Friday, 26 June 2015

French Authorities Hold Suspect in Beheading and Explosion at Chemical Plant

A delivery man who French security officials say once had links to radical Islamist groups drove his truck into an American-owned chemical plant near Lyon on Friday, set off an explosion and, in a macabre twist, mounted his boss’s severed head on the plant’s gate.
Flags were placed on either side of the gruesome display, French officials said.
The interior minister, Bernard Cazeneuve, identified the suspect, who was apprehended, as Yassine Salhi, 35, a resident of nearby Saint-Priest, a small town outside Lyon, in southeastern France.
Mr. Salih was known to the employees and was waived in. He parked his truck at the end of an alley and for a few minutes was out of the range of security cameras. Then his truck could be seen speeding toward a hangar on the site, and there was an explosion that destroyed much of the structure, said Fran├žois Molins, the Paris prosecutor.
Near Mr. Salih’s destroyed vehicle they found a decapitated body on the ground with a knife nearby, and on the plant’s gate, the severed head and a cloth with the Muslim declaration of faith written on it: “There is no God but God and Muhammad is his prophet.”
It is not clear if the victim was killed before being beheaded and driven into the site, or if he was killed on the site when Mr. Salih was out of the range of the security cameras. Mr. Molins described the victim as a 54-year-old man who lived in the area and who had employed Mr. Salhi in March.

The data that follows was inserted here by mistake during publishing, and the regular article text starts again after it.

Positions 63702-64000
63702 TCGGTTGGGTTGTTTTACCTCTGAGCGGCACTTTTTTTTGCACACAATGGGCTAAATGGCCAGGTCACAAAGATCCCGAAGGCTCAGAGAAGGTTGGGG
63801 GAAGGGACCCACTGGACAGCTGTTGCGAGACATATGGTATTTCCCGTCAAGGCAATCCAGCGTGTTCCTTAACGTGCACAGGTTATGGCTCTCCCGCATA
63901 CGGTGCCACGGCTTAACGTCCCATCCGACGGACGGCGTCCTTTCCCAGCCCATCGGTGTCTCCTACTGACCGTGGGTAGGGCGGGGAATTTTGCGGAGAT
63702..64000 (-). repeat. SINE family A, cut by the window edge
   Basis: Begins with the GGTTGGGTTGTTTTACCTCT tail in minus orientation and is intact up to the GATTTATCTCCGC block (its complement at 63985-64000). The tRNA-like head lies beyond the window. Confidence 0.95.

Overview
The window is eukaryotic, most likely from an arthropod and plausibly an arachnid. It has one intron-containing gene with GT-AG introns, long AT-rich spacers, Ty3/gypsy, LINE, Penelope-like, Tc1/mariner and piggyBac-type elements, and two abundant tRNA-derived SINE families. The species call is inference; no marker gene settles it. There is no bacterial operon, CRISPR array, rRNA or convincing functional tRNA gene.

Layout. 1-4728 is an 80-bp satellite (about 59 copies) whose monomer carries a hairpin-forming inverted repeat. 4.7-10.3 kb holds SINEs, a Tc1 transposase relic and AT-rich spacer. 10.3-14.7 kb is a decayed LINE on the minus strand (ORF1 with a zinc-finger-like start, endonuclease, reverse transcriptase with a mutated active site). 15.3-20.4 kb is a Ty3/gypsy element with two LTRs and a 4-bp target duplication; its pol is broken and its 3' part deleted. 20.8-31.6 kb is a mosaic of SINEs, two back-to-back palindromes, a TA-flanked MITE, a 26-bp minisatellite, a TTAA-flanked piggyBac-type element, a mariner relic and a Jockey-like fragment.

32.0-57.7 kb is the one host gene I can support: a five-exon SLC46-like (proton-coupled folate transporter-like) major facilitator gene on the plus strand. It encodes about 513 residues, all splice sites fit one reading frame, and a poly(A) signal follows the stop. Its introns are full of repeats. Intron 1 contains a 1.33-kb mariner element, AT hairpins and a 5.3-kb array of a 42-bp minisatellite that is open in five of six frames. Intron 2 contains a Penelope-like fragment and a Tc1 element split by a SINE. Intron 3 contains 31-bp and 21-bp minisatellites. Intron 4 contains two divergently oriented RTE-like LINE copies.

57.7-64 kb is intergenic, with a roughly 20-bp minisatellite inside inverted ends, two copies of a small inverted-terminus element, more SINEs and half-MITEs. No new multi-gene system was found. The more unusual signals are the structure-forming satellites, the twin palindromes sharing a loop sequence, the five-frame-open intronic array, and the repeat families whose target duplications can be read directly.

Security officials had identified Mr. Salhi as having connections to Salafists, but surveillance on him was stopped in 2008. Salafists practice a fundamentalist form of Islam. The reason for stopping the surveillance was not immediately clear, but French intelligence officials have been overwhelmed in recent years as they have tried to monitor hundreds of young Muslims who have gone abroad to fight alongside the Islamic State and other groups. Mr. Cazeneuve emphasized that while Mr. Salhi was known to have links to Salafists, he was not believed to have links with terrorist groups.
There was no indication that Mr. Salhi was aligned with the Islamic State. However, after Frenchmen who professed allegiance to the Islamic State and Al Qaeda killed 17 people in attacks on the satirical newspaper Charlie Hebdo a Jewish grocery store in Paris in January,  the authorities here and elsewhere in Europe have grown increasingly concerned that citizens who have gone abroad to fight will return to stage attacks, or that Muslims who never left for jihad will be inspired by appeals over the Internet to act.

HENRY E. J Williams

Author & Editor

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